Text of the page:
Ulfcytel was an Anglo-Saxon nobleman. He was apparently the ealdorman of East Anglia from 1004 to his death at the battle of Assandun in 1016, although he is not called an ealdorman in any of the charters he witnessed. Scandinavian sources refer to him as Ulfkell Snillingr, the byname meaning bold.

Events from the 1010s in England.

Northman was a Mercian chieftain of the early 11th century. A member of a powerful Mercian kinship (clan), he is known primarily for receiving the village of Twywell in Northamptonshire from King Æthelred II in 1013, and for his death by order of King Cnut the Great (Canute) in 1017. His violent end by Cnut contrasts with the successful career enjoyed by his brother Leofric, as Earl of Mercia during Cnut's reign. Northman is believed to have been an associate of the troublesome ealdorman Eadric Streona, who was killed with him.

House of Knýtlinga ruling royal house in Middle Age Scandinavia and England

The Danish House of Knýtlinga was a ruling royal house in Middle Age Scandinavia and England. Its most famous king was Cnut the Great, who gave his name to this dynasty. Other notable members were Cnut's father Sweyn Forkbeard, grandfather Harald Bluetooth, and sons Harthacnut, Harold Harefoot, and Svein Knutsson. It has also been called the House of Canute, the House of Denmark, the House of Gorm, or the Jelling dynasty.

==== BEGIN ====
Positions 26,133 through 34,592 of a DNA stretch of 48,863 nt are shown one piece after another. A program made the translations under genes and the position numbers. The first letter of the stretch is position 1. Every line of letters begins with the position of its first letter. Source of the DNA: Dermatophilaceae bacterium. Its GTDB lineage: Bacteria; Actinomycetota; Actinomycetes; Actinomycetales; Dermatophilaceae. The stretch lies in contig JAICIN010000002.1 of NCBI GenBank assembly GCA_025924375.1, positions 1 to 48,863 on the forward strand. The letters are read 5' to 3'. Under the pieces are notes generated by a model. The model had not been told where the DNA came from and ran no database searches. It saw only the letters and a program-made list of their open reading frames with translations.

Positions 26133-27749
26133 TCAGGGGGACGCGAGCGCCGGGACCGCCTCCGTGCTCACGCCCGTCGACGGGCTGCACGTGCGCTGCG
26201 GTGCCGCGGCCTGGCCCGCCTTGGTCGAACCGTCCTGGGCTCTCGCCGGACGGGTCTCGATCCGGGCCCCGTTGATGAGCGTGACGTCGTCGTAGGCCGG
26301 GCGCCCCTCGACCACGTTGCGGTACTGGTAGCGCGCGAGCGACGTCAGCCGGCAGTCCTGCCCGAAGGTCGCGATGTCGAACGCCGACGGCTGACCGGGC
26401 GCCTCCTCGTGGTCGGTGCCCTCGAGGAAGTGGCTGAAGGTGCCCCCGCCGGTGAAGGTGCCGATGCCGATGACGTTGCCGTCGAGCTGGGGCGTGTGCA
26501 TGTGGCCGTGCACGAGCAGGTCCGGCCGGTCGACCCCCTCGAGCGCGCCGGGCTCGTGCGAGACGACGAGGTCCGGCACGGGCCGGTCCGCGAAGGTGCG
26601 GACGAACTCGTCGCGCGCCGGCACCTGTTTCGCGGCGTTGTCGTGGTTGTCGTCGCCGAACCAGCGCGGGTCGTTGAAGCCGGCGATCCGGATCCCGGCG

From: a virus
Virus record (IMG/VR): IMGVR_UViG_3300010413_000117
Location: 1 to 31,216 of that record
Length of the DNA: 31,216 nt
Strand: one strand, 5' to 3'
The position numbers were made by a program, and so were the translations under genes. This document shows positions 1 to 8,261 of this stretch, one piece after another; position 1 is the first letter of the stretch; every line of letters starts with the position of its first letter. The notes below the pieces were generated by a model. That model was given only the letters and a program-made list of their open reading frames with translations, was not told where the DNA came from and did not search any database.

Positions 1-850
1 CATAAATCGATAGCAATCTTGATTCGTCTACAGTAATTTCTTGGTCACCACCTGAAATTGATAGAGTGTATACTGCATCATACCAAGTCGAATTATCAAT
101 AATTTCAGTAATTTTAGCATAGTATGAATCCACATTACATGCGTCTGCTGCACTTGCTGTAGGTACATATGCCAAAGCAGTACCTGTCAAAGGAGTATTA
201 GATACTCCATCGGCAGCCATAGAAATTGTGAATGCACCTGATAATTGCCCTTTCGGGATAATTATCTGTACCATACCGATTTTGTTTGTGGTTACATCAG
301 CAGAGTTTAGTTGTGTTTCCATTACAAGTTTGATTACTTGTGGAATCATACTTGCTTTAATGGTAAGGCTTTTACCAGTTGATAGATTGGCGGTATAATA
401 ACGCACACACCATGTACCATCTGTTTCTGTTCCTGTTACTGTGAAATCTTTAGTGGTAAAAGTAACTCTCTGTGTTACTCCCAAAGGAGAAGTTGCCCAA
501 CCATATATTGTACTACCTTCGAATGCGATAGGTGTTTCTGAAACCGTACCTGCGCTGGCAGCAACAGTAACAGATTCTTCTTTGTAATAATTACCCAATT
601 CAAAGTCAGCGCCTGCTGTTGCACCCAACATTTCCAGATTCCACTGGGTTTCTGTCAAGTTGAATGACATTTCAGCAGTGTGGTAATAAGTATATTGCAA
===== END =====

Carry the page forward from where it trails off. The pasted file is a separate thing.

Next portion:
Cnut the Great has been depicted in a number of fictional works.

Cnut the Greats invasion of England

In the autumn of 1016, the Danish prince Cnut the Great (Canute) successfully invaded England. Cnut's father, Sweyn Forkbeard, had previously conquered and briefly ruled England for less than a week.

Wendreda, also known as Wendreth, was an Anglo-Saxon nun, healer, and saint, perhaps of the 7th century. She was uncertainly reported as a daughter of King Anna of East Anglia, a Christian king, which would make her a sister of Etheldreda, abbess of Ely, Sexburgha, abbess of Minster-in-Sheppey, and Ethelburga, abbess of Faremoutiers, who are all better-known saints, and a half-sister of Sæthryth, also an abbess of Faremoutiers.

Ian Yearsley is a local historian and author of books on the history of Essex.


  1. Smith, Ernest F. Fairbairn, W. H. (ed.). Tewkesbury Abbey. Notes on Famous Churches and Abbeys. [1916]. London: SPCK. p. 2.CS1 maint: ref=harv (link)
  2. "Knut's Invasion of England in 1015-16, according to the Knytlinga Saga". De Re Militari. Archived from the original on 26 September 2011. Retrieved 17 October 2011.
  3. Fairweather, Janet, trans., Liber Eliensis (Woodbridge, 2005), p. 169
  4. "All Saints Church, Ashdon, Essex - History". Archived from the original on 6 October 2014. Retrieved 10 May 2013.